From: Bay City, OR

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#6 Posted on | Instant Rating: 8.50
Well, those macs sucked. That would have been the end of System 9 if you didn't upgrade right before you swore them off.

Pre OS X, Macs were a mess.

I swore them off after System 7, but I've been brought back into the fold (slightly).

I just need more money.

(edited by Guru Zim on 23.6.09 1523)



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Since: 26.2.09
From: Humpty Doo, Australia

Since last post: 5 days
Last activity: 3 days
#7 Posted on | Instant Rating: 7.24
[quote DJ FrostyFreezeI've heard/read this statement several times before, but always the other way around. May I ask why you swore off Macs?

I don't think we want to degenerate into the ol' "Mac vs. PC" debate, but my reasoning had to do with software unavailability, lack of network compatibility and the complete loss of a holiday weekend because of those two issues. Keep in mind that this was 1998.

Every place I worked was on a PC system. Everyone had MsOffice and the like. They would need me to create a document in MSOffice... of course there was no exact Office stand-in for Mac. I would use programs that would emulate MSOffice and return a supposedly compatible ".doc" file... but the PC users would open it and what had been three pages was now four pages.

Also, I was unable to log into a client's file server via FTP, simply because their server had no need to interface with a Mac. Same settings, same connection, but I switched to a PC and I was able to get into the server. Took me the whole weekend to isolate that problem. T

Oh yeah, plus EA Sports Madden '99 was only available on PC. All my friends and colleagues had PC software of which 1% worked on my Mac. I remember walking into the big box electronics stores and a tidy 2 feet of shelf space offering Mac crap...and the rest of the store filled with PC crap.

To me it was like having an awesome car... but it used Diesel and could only drive on the left side of the road. Backwards.

Even today, I still find font issues with supposedly 100% compatible cross-platform stuff (Quark and InDesign especially). Say, 100 characters of Helvetica will fill roughly a 3 inch x 3 inch space on a PC. Switch to a Mac and suddenly a 3 inch x 3 inch space now occupies 3.18 inch x 3.18 inch (these are rough estimates... don't get picky on me, Mac-heads).Or vice versa.

Recently (Jan 2009), I sent out a high-quality press-ready 24-page PDF to a service bureau. For some reason, on three pages, the service bureau was seeing negative images. They had no idea what could be causing it. All my images were the same file format, resolution, etc. One page even had gobbly-de-gook for the text. I checked my file on several different PCs and re-created it, but was not able to see the problem. But, tee-hee...they had a Mac. Tee-hee..they no longer have my business.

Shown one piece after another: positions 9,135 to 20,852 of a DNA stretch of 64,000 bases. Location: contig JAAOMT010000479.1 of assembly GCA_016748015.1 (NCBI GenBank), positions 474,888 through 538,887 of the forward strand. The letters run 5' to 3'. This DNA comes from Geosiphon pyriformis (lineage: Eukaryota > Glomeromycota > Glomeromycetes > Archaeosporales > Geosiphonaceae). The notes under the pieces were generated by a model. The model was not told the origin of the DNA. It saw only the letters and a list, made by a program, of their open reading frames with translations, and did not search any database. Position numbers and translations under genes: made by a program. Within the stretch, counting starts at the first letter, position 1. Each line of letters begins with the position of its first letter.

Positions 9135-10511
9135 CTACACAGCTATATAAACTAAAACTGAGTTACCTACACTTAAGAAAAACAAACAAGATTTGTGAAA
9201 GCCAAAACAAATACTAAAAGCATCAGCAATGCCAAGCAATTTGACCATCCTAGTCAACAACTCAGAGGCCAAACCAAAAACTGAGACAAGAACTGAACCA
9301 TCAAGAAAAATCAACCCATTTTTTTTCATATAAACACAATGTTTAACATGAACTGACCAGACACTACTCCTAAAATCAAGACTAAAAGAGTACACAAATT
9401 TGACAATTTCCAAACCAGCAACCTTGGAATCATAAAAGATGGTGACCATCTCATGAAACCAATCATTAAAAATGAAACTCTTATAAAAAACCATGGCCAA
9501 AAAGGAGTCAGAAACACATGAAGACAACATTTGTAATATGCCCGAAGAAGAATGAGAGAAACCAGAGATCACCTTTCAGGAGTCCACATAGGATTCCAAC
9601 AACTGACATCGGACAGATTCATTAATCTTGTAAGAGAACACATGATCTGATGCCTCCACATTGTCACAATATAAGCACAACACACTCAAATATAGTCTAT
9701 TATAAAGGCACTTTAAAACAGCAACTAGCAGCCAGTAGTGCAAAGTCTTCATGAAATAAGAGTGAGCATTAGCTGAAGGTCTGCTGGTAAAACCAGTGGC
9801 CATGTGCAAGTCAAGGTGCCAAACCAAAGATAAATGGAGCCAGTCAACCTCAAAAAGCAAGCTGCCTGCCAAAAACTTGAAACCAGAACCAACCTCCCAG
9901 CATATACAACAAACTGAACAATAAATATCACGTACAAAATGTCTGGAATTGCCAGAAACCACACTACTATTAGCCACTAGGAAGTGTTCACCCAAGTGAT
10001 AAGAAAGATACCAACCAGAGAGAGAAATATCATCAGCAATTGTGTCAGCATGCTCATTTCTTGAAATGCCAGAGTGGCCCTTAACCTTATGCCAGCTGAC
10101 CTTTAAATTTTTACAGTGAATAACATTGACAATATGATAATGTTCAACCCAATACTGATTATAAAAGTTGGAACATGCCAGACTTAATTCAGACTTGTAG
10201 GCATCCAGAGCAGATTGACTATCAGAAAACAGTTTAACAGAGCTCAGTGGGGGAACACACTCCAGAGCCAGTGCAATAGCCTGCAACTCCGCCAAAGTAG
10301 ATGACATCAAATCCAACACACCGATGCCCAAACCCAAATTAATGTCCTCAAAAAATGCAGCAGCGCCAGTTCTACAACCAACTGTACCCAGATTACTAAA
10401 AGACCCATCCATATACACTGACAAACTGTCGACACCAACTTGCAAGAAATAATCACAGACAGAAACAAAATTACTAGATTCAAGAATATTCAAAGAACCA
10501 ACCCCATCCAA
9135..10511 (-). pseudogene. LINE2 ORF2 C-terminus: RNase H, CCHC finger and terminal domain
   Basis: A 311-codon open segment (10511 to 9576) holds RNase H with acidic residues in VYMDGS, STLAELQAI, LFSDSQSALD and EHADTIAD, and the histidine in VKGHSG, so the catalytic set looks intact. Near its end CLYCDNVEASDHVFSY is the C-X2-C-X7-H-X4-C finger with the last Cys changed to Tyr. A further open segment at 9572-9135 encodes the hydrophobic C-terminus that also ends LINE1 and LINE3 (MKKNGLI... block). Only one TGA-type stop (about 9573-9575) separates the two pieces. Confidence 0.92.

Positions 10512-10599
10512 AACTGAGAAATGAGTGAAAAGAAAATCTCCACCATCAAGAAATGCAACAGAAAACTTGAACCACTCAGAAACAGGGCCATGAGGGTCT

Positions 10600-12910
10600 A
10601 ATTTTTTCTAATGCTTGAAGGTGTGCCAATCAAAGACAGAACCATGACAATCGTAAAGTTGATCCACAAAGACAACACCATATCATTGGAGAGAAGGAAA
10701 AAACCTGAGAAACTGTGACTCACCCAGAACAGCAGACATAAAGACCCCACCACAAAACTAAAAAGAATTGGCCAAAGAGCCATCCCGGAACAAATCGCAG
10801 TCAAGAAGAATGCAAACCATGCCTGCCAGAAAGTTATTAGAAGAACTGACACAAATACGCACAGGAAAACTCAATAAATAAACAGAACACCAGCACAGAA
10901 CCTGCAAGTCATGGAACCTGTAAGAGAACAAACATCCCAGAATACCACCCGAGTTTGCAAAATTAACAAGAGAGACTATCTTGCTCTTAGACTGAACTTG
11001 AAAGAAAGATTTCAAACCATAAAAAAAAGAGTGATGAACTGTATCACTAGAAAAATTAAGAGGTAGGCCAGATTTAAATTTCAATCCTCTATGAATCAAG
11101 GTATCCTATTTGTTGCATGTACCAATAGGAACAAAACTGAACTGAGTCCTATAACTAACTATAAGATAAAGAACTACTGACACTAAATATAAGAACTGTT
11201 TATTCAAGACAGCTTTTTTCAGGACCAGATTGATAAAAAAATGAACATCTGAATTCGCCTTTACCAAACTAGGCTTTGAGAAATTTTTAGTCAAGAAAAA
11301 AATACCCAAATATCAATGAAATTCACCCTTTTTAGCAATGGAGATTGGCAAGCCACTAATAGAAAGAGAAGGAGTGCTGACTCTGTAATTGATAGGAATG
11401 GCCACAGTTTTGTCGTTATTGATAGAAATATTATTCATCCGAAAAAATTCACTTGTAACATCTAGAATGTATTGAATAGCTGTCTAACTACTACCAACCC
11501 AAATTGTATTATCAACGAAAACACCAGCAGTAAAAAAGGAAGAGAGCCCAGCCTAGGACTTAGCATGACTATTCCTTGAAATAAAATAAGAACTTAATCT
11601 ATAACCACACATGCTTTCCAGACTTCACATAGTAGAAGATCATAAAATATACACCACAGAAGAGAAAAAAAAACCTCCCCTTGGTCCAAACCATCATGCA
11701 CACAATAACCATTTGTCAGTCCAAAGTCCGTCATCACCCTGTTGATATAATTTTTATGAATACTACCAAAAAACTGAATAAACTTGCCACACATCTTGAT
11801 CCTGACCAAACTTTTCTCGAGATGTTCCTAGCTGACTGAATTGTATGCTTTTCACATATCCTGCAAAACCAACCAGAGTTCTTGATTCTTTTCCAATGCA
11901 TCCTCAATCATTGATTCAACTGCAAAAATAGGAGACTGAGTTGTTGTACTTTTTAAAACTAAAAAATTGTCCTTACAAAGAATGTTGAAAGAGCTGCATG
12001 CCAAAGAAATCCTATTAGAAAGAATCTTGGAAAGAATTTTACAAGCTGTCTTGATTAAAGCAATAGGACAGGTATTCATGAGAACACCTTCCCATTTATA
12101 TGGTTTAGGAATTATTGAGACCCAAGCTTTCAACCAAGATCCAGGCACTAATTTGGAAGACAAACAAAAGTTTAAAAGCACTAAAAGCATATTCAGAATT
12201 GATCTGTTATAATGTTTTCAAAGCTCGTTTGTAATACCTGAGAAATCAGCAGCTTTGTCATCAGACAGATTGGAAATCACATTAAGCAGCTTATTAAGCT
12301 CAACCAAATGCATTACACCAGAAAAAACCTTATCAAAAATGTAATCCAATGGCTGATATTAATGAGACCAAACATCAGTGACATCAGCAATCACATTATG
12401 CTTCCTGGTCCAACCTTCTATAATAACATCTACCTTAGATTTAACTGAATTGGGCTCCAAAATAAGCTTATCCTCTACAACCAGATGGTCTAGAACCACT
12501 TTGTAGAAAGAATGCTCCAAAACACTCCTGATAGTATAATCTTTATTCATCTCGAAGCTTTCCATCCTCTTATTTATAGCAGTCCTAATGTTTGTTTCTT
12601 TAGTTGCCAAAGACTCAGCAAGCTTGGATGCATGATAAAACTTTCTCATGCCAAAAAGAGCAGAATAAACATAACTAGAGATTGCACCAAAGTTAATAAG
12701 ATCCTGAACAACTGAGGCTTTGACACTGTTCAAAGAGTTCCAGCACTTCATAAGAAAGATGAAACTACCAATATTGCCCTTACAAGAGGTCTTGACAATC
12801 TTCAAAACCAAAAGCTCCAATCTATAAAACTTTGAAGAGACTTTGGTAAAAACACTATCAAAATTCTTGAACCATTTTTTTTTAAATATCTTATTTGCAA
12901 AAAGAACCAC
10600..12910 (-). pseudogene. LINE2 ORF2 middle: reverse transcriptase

I want to be able to work and not have these ridiculous wildcard compatibility issues.



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Since: 7.2.02

Since last post: 7 days
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#8 Posted on | Instant Rating: 6.53
    Originally posted by Guru Zim
    Pre OS X, Macs were a mess.


It depends on what you wanted to do. There were some very powerful audio tools that were developed for OS 8.6 - 9.2 that were not available on any other platform. Back then, windows wasn't really an option for me.

I think *everything* was pretty much a mess compared to today.

    Originally posted by dWs
    Recently (Jan 2009), I sent out a high-quality press-ready 24-page PDF to a service bureau. For some reason, on three pages, the service bureau was seeing negative images. They had no idea what could be causing it. All my images were the same file format, resolution, etc


I've *heard* there were some issues with Preview. My guess is that the service bureau wasn't using Adobe Reader to view the file. Preview is nice, but I wouldn't use it for professional work.




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odessasteps
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Since: 2.1.02
From: MD, USA

Since last post: 97 days
Last activity: 64 days
#9 Posted on | Instant Rating: 7.03

I still have my Performa 450 somewhere in our house.

It served me well in grad school, playing countless hours of Civ II.

And writing conference papers too.





Mark Coale
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Lise
Mrs. Guru








Since: 11.12.01

Since last post: 389 days
Last activity: 11 days
#10 Posted on | Instant Rating: 8.60